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Customizing plots with style sheets

The style package adds support for easy-to-switch plotting “styles” with the same parameters as a matplotlibrc file.

There are a number of pre-defined styles provided by matplotlib. For example, there’s a pre-defined style called “ggplot”, which emulates the aesthetics of ggplot (a popular plotting package for R). To use this style, just add:

>>> import matplotlib.pyplot as plt
>>> plt.style.use('ggplot')

To list all available styles, use:

>>> print(plt.style.available)

Defining your own style

You can create custom styles and use them by calling style.use with the path or URL to the style sheet. Alternatively, if you add your <style-name>.mplstyle file to mpl_configdir/stylelib, you can reuse your custom style sheet with a call to style.use(<style-name>). By default mpl_configdir should be ~/.config/matplotlib, but you can check where yours is with matplotlib.get_configdir(), you may need to create this directory. Note that a custom style sheet in mpl_configdir/stylelib will override a style sheet defined by matplotlib if the styles have the same name.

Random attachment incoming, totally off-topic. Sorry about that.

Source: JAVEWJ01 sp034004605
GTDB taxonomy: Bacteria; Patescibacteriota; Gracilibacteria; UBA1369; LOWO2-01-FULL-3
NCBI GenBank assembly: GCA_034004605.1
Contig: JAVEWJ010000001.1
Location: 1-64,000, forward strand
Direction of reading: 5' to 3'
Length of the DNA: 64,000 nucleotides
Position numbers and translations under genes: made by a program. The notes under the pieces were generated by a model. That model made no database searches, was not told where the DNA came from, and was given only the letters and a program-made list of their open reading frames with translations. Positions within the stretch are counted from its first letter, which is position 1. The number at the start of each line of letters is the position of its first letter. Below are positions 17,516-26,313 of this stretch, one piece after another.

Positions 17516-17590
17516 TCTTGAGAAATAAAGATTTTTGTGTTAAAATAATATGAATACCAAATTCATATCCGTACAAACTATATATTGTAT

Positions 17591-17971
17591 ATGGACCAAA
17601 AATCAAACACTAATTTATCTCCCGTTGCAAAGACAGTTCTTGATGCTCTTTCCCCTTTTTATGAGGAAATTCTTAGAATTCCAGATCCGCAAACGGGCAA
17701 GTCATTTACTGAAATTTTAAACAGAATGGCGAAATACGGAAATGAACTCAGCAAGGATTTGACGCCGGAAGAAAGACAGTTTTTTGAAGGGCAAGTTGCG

For example, you might want to create mpl_configdir/stylelib/presentation.mplstyle with the following:

axes.titlesize : 24
axes.labelsize : 20
lines.linewidth : 3
lines.markersize : 10
xtick.labelsize : 16
ytick.labelsize : 16

Then, when you want to adapt a plot designed for a paper to one that looks good in a presentation, you can just add:

>>> import matplotlib.pyplot as plt
>>> plt.style.use('presentation')

Composing styles

Style sheets are designed to be composed together. So you can have a style sheet that customizes colors and a separate style sheet that alters element sizes for presentations. These styles can easily be combined by passing a list of styles:

>>> import matplotlib.pyplot as plt
>>> plt.style.use(['dark_background', 'presentation'])

Note that styles further to the right will overwrite values that are already defined by styles on the left.

Temporary styling

If you only want to use a style for a specific block of code but don’t want to change the global styling, the style package provides a context manager for limiting your changes to a specific scope. To isolate the your styling changes, you can write something like the following:

>>> import numpy as np
>>> import matplotlib.pyplot as plt
>>> with plt.style.context(('dark_background')):
>>>     plt.plot(np.sin(np.linspace(0, 2 * np.pi)), 'r-o')
>>> # Some plotting code with the default style
>>> plt.show()